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Small Business Research Initiative

The Minister for Industry and the Regions (Alun Michael): On 13 December 2005 in response to a question from the hon. Member for Burnley (Ms Kitty Ussher), Official Report, column 1907W, I informed the House that the DTI's Small Business Service (SBS) would shortly be publishing the overall Small Business Research Initiative (SBRI) performance figures for 2003–04 and 2004–05. I have today published these figures. A copy has been placed in the Libraries of both Houses.
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The overall SBRI target is that Government Departments will procure at least 2.5 per cent. of their extramural R&D from small firms, very good progress is being made. In 2004–05 of a proposed SBRI baseline of £2,532.9 million, £269.1 million (10.6 per cent.) went to small firms in the form of contracts.

Also on 12 December 2005, in reply to a question from the hon. Member for Burnley, Official Report, column 1675W, as to whether the guidelines issued to all Government Departments in implementing the mandatory SBRI would be placed in the Library, I said the guidelines were being revised and would be placed in the Library shortly, the updated guidelines have, today, been placed in the Libraries.


Firth of Forth Oil Spill Contingency Plan (Consultation)

The Secretary of State for Transport (Mr. Alistair Darling): I announced on 21 November that the Maritime and Coastguard Agency would co-ordinate a public consultation to assess the implications for relevant nature conservation sites in the Firth of Forth, of Forth Ports' revised and amplified oil spill contingency plan.

The consultation has been launched today, and will last for a period of 12 weeks. The consultation package comprises the submitted oil spill contingency plan material and supporting information from Forth Ports and Scottish Natural Heritage. The consultation is limited to assessing the implications of the plan for the protected sites (in view of their conservation objectives) with a view to ascertaining whether the plan will adversely affect the integrity of the sites concerned.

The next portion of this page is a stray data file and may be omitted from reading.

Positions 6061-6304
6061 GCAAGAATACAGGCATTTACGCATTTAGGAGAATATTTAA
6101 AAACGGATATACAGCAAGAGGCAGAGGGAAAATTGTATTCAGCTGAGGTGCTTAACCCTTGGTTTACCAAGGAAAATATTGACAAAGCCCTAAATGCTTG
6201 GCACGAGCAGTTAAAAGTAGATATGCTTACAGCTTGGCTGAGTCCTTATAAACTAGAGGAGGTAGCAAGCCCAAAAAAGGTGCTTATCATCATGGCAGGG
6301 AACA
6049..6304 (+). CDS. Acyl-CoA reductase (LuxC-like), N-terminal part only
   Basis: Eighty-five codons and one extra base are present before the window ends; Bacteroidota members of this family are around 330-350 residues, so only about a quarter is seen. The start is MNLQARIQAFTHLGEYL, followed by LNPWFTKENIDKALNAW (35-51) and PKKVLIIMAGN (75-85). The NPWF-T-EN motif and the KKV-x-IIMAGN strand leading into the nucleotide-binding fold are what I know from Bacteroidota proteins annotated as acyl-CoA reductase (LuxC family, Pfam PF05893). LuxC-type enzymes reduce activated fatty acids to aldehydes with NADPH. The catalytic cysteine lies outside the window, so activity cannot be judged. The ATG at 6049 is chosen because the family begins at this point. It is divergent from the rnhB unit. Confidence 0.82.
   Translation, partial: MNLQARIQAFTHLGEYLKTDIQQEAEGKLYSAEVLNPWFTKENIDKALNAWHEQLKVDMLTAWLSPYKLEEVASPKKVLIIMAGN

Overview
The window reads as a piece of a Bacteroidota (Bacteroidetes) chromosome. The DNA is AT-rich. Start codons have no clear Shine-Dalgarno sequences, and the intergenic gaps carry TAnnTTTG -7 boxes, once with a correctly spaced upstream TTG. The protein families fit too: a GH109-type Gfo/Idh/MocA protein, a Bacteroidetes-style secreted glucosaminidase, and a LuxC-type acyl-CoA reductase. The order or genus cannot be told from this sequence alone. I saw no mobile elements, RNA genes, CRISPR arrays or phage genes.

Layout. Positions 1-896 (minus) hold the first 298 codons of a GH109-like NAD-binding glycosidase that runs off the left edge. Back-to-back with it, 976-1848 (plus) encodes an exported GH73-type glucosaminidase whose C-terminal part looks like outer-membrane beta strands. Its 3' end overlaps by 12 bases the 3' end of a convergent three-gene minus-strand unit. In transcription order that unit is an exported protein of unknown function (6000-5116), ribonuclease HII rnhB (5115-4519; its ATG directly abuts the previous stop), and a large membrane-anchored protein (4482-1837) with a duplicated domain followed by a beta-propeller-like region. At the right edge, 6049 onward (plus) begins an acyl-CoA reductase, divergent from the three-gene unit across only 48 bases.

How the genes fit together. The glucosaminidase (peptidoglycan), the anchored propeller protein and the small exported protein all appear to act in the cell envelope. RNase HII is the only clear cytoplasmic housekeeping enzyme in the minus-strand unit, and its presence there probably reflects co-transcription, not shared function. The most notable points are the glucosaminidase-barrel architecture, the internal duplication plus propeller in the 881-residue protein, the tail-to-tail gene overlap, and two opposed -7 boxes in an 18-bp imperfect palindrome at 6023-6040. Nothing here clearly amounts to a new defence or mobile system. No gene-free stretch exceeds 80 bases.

Details on how to take part in the consultation are available on the Maritime and Coastguard Agency's website

Railways (Eastern Regional Planning Assessment)

The Parliamentary Under-Secretary of State for Transport (Derek Twigg): Today the Department for Transport has published the first of its series of Regional Planning Assessments for the Railway (RPAs). This is the Eastern RPA, covering North and East London and the East of England Region.

Regional Planning Assessments are designed to inform the development of the government's strategy for the railway. They look at the challenges and options for development of the railway in each region over the next 20 years, in the wider context of forecast change in population, the economy and travel behaviour. An RPA does not commit the Government to specific proposals. Instead it sets out the Government's current thinking on how the railway might best be developed to allow wider planning objectives for a region to be met, and identifies the priorities for further development work.

RPAs are the key link between regional spatial planning (including preparation of regional transport strategies) and planning for the railway by both
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Government and the rail industry. There will be 11 RPAs covering England and Wales.

The RPA clarifies the role of the railway in the region, its contribution to the economy and its place in the overall transport system, setting out where greater rail capability and capacity will be needed over the next 20 years, and the options route-by-route for responding to that need. In the shorter term (five years), the Government are committed to making the best use of existing capacity on the network by matching resources to demand.

Copies of the Eastern RPA have been placed in the House Library today.

Vehicle Registers (Release of Data)